Couches came next - First an installation by Rosemarie Trockel featuring the familiar draped couch and some unfamiliar wall works. Then the luxury of alarge screening room featuring Christian Marclay's The Clock. This was my third viewing, one at Paula Cooper in NYC and one two evenings before near the Biennale HQ. I had a restful and meditative half hour from 2.45pm to 3.15pm as the plasticity of time was so wonderfully deconstructed. A couple of afternoons previous, I had joined friends for a lecture by Jaques Ranciere on the interwoven elements of time and power, and the redistribution of time within the capitalist model. Strands of that idea greatly informed my viewing of Marclay's piece.

Now a left turn and down the short end. First up, a couple of people debating whether or not they were looking at art - namely the faithful reconstructions of garbage cans from the around the world. I'm sure a spare tissue or two got discarded into them.



Several national "pavilions" presented themselves next of which India was the most interesting to me. A mix of work ranging from traditional to high-tech, seemed to capture the cultural temperature as I imagine it to be. Most fun was a ride in an elevator - press the button, enter the cab and watch as floors go whizzing by simulated by giant video projection.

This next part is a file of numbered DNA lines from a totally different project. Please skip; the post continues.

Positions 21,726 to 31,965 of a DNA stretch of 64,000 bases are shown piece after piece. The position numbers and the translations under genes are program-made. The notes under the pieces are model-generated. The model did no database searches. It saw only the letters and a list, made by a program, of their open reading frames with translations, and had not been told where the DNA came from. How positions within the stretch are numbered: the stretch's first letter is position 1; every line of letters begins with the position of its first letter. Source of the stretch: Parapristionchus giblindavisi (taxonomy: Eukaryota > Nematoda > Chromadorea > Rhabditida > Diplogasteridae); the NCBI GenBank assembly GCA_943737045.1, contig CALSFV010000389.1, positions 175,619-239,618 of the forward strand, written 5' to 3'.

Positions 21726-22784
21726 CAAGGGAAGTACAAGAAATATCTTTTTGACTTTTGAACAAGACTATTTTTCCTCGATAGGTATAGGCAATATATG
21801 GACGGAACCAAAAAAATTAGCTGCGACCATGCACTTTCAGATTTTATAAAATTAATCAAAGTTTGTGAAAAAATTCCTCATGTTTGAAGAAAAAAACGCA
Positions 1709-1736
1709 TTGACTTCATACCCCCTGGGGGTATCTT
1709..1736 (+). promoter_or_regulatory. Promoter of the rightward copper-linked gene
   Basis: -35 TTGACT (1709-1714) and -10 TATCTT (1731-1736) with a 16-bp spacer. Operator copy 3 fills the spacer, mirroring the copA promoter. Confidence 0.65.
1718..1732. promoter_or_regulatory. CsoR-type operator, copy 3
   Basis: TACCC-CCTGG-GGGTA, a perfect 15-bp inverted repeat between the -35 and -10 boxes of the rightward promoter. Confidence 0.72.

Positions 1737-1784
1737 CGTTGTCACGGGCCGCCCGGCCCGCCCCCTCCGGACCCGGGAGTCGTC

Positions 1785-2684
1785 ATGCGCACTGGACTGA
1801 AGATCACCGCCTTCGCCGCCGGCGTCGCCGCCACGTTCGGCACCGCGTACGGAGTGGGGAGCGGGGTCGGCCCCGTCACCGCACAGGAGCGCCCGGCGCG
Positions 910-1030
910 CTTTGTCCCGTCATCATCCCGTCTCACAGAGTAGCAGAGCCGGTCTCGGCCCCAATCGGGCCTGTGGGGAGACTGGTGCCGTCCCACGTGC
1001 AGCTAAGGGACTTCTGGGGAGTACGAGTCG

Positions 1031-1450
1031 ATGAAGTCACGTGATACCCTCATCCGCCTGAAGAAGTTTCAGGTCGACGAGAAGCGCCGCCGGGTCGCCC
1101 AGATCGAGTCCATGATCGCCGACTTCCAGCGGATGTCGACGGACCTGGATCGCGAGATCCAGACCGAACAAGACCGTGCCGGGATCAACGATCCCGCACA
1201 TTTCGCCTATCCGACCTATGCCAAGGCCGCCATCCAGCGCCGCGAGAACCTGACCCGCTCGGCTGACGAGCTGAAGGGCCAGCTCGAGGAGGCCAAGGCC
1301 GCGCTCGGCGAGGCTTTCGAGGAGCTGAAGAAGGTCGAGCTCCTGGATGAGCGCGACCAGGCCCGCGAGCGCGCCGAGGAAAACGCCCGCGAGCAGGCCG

Croatia featured people behaving badly and Turkey provided a large set of piping that was another purification plant for local water. Did they text with Israel before coming to Venice?

South Africa was back in town after a 16 year absence and I was keen to be there at the official opening of the pavilion that afternoon. Down to the waterside to catch the shuttle which crosses all of about 100 feet of water (why no bridge?!). The shuttle could only take 12 people at a time (12 Angry Men?) and the line advanced little in my 15 minute wait. Luckily, entrepreneurialism is alive and well in Venice and an enterprising taxi driver was ferrying folks for a mere 5 euro. Cheaper than a vaporetto ride.

I strolled the length of the quayside in the heat until I reached the tower, guarding the inlet entrance, which housed the South Africans. Inside I found a thoroughly modern restored environment and an impressive array of large scale work by Siemon Allen, Mary Sibande and Lyndi Sales. While i did enjoy the works, it struck me that South Africa was putting forward its best foot in the context of "western" contemporary art and shying away from anything that smacked of post-colonial practice. Too bad - the country has been such an agent of change in other arenas, it would be wonderful to see work that challenged conventions in Venice.